Chester W. Nimitz




Pacific Ocean


Maritime Nation To 1950 (1921-1950)








Admiral� He hoped to attend the U.S. Military Academy, but when informed that no appointment would soon be available he entered the Naval Academy instead. He graduated seventh in the class of 1905.

After two years of service in East Asian waters on the battleship Ohio and on various small craft, Nimitz was commissioned an ensign and remained in the Far East until late 1908 when he returned to the United States and began duty in submarines. He became a lieutenant in 1910� During his four years with the Submarine Force, Nimitz gained extensive knowledge of the diesel engines that the navy had recently adopted for surface propulsion for submarines and in 1913 was selected to head a small mission to further study diesel technology in Germany. Nimitz was then ordered to the navy yard in Brooklyn, New York, to supervise the building and installation of large diesels in the new fleet oiler Maumee. He went to sea in theMaumee as executive officer and chief engineer�

Between 1918 and 1922 Nimitz had short tours in the office of the chief of naval operations and as executive officer of the battleship South Carolina. He spent two years at Pearl Harbor where he supervised the construction of the first submarine base there� In 1926 Nimitz reported to the University of California at Berkeley to organize and direct its first Naval Reserve Officers Training Corps program�

On 16 December 1941 Secretary of the Navy Frank Knox advised Nimitz that he would become commander in chief of the Pacific Fleet (CinCPac)� Nimitz declined, believing it would be inappropriate to move ahead of some four dozen more senior officers to accept this prized command� However, after Pearl Harbor� he accepted it as his wartime duty� When Nimitz began his tenure as CinCPac on 31 December 1941, his principal assets were three aircraft carriers and the various cruisers and destroyers that had come through the Japanese attack on Pearl Harbor unscathed. He also had under his command many submarines, but defective torpedoes would hamper their effectiveness for over a year�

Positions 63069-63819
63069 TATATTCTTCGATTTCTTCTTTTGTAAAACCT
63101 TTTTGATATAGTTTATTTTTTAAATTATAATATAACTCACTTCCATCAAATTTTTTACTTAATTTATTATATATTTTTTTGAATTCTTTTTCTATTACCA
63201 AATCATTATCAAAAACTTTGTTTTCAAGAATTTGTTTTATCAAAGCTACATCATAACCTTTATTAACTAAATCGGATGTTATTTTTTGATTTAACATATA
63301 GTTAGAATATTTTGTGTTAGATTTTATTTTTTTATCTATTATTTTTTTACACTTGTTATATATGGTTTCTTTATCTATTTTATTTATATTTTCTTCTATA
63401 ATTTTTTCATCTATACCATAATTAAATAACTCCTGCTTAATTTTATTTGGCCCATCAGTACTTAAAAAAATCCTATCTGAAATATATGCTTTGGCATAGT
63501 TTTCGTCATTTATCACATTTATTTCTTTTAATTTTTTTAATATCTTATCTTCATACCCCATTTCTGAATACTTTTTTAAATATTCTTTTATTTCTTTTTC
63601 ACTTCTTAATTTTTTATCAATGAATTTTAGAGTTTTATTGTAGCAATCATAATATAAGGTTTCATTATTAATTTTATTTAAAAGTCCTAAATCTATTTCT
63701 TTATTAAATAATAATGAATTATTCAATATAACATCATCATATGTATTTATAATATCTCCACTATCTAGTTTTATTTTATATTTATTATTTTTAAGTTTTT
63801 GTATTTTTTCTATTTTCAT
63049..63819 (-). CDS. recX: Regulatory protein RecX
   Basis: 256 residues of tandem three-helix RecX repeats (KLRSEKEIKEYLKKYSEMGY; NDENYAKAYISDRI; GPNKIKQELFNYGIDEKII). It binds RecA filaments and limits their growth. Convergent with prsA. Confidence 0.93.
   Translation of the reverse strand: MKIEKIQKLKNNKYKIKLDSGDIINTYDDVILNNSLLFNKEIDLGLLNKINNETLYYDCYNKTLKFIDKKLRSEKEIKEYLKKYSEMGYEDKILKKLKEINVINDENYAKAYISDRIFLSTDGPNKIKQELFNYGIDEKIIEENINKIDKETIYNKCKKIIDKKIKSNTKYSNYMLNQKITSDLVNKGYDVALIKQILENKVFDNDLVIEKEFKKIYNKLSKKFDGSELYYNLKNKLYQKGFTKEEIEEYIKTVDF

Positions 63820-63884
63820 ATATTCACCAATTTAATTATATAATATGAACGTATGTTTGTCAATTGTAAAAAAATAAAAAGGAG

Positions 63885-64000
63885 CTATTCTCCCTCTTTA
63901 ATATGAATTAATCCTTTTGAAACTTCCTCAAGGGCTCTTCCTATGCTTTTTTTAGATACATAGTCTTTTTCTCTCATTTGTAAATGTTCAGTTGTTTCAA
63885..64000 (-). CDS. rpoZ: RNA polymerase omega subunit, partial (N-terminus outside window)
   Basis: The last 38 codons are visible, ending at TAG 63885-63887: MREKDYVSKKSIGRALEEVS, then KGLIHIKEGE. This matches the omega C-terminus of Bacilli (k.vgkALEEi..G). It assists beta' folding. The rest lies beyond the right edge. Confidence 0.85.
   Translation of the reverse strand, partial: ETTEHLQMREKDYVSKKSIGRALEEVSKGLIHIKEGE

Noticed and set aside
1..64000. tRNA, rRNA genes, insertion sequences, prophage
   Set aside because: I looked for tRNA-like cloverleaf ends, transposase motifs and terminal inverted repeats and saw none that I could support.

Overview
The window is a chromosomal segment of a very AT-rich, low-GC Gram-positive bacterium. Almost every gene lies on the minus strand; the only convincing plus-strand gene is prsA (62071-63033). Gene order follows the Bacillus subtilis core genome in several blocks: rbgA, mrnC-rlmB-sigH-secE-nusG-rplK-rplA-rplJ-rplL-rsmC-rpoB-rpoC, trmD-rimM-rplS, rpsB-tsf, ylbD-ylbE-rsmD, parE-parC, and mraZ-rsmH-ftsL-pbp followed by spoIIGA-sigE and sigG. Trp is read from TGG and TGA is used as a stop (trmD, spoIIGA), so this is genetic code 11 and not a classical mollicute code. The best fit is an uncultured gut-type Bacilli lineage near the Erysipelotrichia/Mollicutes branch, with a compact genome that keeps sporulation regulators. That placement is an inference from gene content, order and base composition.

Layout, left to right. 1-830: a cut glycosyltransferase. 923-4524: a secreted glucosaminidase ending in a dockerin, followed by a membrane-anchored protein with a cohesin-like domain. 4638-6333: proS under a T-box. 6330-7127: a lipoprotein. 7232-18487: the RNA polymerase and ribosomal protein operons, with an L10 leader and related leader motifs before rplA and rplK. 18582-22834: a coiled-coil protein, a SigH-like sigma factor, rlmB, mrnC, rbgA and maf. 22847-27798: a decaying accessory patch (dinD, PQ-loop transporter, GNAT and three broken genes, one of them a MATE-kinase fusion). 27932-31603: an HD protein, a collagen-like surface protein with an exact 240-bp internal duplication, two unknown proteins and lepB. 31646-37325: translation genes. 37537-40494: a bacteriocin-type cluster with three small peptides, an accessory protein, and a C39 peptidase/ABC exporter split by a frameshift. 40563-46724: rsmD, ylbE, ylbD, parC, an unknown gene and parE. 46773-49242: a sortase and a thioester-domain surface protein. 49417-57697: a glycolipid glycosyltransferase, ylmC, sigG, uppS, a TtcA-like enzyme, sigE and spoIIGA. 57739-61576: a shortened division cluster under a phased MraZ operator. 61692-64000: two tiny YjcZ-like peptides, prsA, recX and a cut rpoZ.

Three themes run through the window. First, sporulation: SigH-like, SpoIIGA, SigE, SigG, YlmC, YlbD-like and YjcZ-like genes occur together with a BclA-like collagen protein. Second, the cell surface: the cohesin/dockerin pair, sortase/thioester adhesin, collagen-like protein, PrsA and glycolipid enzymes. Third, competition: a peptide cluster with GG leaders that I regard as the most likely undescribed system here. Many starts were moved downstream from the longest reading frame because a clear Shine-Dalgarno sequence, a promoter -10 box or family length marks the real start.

By the last half of 1943, the combined air groups from the new carriers that Nimitz had available numbered some 700 planes, enough to give his forces air superiority in any operation they undertook� Nimitz's air and amphibious forces began a devastating new Central Pacific campaign that seized those Japanese bases that promised to be useful in future American operations�

After the Japanese surrender Nimitz, who had been promoted to the five-star rank of Fleet Admiral in 1944, began a two-year appointment as chief of naval operations (CNO). His term was dominated by four primary concerns: overseeing the demobilization of the wartime navy; assessing the material and personnel needs of the service in the postwar years; assisting Secretary of the Navy James Forrestal in developing an appropriate position for the navy in regard to the unification of the armed services; and formulating a mission for the navy in opposing the Soviet Union, the only great-power adversary the United States might have to face in the foreseeable future. Since the Soviet Union, unlike Japan, was primarily a land power, the navy's role was defined accordingly. Deciding how the navy could best use atomic energy was a closely related matter. Eager to see nuclear power developed for use by submarines, Nimitz also supported the inclusion of atomic weaponry in the navy's arsenal.

Nimitz reached mandatory retirement age in 1947� He died in the naval hospital on Yerba Buena Island, California�

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